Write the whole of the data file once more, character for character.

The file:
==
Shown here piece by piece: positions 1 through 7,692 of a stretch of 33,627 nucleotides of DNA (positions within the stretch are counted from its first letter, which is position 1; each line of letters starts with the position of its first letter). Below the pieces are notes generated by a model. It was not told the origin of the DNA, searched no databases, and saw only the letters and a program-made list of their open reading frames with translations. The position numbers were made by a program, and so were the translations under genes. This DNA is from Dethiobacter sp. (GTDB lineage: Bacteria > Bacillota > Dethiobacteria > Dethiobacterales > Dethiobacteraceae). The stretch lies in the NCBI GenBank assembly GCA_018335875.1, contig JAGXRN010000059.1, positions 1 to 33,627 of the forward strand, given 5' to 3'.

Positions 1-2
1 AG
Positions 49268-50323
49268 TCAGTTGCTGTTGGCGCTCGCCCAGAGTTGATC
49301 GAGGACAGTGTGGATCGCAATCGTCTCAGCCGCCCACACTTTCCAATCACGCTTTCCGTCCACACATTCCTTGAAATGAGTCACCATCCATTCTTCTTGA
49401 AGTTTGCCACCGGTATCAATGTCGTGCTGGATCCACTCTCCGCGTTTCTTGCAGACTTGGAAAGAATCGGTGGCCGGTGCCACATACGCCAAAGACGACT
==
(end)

Shown here piece by piece: positions 1 through 7,692 of a stretch of 33,627 nucleotides of DNA (positions within the stretch are counted from its first letter, which is position 1; each line of letters starts with the position of its first letter). Below the pieces are notes generated by a model. It was not told the origin of the DNA, searched no databases, and saw only the letters and a program-made list of their open reading frames with translations. The position numbers were made by a program, and so were the translations under genes. This DNA is from Dethiobacter sp. (GTDB lineage: Bacteria > Bacillota > Dethiobacteria > Dethiobacterales > Dethiobacteraceae). The stretch lies in the NCBI GenBank assembly GCA_018335875.1, contig JAGXRN010000059.1, positions 1 to 33,627 of the forward strand, given 5' to 3'.

Positions 1-2
1 AG
Positions 49268-50323
49268 TCAGTTGCTGTTGGCGCTCGCCCAGAGTTGATC
49301 GAGGACAGTGTGGATCGCAATCGTCTCAGCCGCCCACACTTTCCAATCACGCTTTCCGTCCACACATTCCTTGAAATGAGTCACCATCCATTCTTCTTGA
49401 AGTTTGCCACCGGTATCAATGTCGTGCTGGATCCACTCTCCGCGTTTCTTGCAGACTTGGAAAGAATCGGTGGCCGGTGCCACATACGCCAAAGACGACT